Reply to post: Re: You need to go back and reread the judgements in the case

IBM, Microsoft, a medley of others sing support for Google against Oracle in Supremes' Java API copyright case

jilocasin
Meh

Re: You need to go back and reread the judgements in the case

Actually you really do need to brush up on your recent appellate decisions. Back in 2015 the 9th circuit (you know the one who's precedents the appellate court was supposed to be following) ruled ( https://www.eff.org/files/2015/10/09/yoga-copyright-opinion-ca9_0.pdf ):

BIKRAM’S YOGA COLLEGE OF INDIA, L.P.; BIKRAM CHOUDHURY, v. EVOLATION YOGA, LLC; MARK DROST; ZEFEA SAMSON (UNITED STATES DISTRICT COURT OF APPEALS FOR THE NINTH CIRCUIT 2015) ("Because copyright protection is limited to the expression of ideas, and does not extend to the ideas themselves, the Bikram Yoga Sequence is not a proper subject of copyright protection.").

There's no real split in the 9th. And the appellate decisions you reference clearly show that the court had no idea how an API differed from source code. This example is illustrative:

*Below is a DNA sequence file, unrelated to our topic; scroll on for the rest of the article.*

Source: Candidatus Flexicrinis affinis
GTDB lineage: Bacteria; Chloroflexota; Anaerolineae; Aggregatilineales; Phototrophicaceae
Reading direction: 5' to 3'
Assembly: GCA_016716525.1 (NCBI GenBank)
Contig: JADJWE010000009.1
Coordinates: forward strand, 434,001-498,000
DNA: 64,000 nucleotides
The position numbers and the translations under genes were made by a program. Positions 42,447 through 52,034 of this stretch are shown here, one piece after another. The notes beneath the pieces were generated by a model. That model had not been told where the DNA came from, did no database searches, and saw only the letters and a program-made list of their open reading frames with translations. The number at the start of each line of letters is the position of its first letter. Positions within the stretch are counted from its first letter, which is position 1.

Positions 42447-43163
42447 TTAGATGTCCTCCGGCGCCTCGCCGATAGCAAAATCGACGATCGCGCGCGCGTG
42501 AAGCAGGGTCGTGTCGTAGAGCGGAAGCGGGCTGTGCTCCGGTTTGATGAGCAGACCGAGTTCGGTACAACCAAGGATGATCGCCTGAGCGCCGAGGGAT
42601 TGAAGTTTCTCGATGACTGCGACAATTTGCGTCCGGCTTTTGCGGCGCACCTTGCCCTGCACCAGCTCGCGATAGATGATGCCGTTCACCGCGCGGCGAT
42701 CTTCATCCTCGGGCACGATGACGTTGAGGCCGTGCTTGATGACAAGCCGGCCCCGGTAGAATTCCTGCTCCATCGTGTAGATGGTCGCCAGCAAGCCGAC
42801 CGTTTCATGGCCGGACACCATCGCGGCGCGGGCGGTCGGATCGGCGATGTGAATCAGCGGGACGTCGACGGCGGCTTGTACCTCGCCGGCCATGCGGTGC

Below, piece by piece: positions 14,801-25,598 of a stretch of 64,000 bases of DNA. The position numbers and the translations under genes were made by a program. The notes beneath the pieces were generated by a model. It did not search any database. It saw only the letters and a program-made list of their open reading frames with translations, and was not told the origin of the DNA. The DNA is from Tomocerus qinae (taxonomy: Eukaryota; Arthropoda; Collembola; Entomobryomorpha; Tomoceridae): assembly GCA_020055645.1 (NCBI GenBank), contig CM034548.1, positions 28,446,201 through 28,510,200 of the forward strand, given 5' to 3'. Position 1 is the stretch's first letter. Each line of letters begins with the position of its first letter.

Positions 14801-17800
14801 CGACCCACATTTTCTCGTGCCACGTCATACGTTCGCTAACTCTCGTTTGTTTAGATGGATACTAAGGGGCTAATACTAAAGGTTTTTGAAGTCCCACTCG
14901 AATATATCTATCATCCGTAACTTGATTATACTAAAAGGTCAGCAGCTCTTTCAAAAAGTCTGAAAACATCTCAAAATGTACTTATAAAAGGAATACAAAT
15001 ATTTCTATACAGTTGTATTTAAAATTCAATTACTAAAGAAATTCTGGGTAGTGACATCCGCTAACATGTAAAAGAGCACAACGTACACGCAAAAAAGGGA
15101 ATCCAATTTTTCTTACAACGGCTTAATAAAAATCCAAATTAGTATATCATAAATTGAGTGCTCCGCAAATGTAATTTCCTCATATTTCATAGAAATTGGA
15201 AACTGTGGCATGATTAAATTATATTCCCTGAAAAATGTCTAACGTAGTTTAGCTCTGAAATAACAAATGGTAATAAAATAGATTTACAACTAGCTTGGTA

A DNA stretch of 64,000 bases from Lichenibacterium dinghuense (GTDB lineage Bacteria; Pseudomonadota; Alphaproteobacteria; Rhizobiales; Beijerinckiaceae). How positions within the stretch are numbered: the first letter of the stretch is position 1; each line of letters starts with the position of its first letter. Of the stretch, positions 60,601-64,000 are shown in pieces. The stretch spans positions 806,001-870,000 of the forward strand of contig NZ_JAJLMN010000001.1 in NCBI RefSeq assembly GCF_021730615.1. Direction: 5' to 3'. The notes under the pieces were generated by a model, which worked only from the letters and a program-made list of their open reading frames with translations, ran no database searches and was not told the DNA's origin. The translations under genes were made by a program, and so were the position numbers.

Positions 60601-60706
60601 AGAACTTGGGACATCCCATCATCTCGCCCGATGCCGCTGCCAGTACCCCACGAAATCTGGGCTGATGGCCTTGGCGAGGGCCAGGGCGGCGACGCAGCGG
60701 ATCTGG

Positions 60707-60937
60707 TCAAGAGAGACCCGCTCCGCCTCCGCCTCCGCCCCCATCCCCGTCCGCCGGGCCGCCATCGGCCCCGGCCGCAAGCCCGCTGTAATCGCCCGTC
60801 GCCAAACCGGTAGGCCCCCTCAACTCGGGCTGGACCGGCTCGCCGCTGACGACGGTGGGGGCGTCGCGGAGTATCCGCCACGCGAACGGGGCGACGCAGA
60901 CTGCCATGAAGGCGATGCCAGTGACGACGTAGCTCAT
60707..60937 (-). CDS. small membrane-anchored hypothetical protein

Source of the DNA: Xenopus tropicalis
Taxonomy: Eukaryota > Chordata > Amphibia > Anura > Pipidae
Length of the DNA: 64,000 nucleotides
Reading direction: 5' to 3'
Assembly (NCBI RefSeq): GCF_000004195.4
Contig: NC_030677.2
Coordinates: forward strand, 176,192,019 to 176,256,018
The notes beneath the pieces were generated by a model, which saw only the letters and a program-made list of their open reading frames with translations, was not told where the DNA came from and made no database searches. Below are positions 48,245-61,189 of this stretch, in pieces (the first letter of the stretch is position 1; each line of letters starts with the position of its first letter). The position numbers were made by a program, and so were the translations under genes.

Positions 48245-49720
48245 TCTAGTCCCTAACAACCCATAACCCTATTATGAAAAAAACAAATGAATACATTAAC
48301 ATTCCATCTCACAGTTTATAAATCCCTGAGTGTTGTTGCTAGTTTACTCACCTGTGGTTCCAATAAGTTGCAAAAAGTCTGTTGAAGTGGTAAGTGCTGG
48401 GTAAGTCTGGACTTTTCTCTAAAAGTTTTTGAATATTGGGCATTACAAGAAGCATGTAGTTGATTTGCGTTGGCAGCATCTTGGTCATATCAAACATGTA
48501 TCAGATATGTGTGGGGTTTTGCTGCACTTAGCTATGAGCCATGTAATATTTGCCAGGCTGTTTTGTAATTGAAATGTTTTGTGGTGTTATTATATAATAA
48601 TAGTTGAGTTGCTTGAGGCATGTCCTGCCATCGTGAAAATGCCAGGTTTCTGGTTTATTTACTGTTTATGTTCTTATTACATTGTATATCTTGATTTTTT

'Appellant Br. 50. Using the district court's "java.lang. Math.max" example, Oracle explains that the developers could have called it any number of things, including "Math. maximum" or "Arith.larger." This was not a situation where Oracle was selecting among preordained names and phrases to create its packages.6 As the district court recognized, moreover, "the Android method and class names could have been different from the names of their counterparts in Java and still have worked."'

While that is true, the result wouldn't be compatible with the Java language. What they are saying is that since Google could have used C, or FORTRAN, or Cobal, or something completely new, they are guilty of copyright infringement when they re-implemented Java.

Finally, since the supreme court granted certiorari it doesn't stand unless affirmed.

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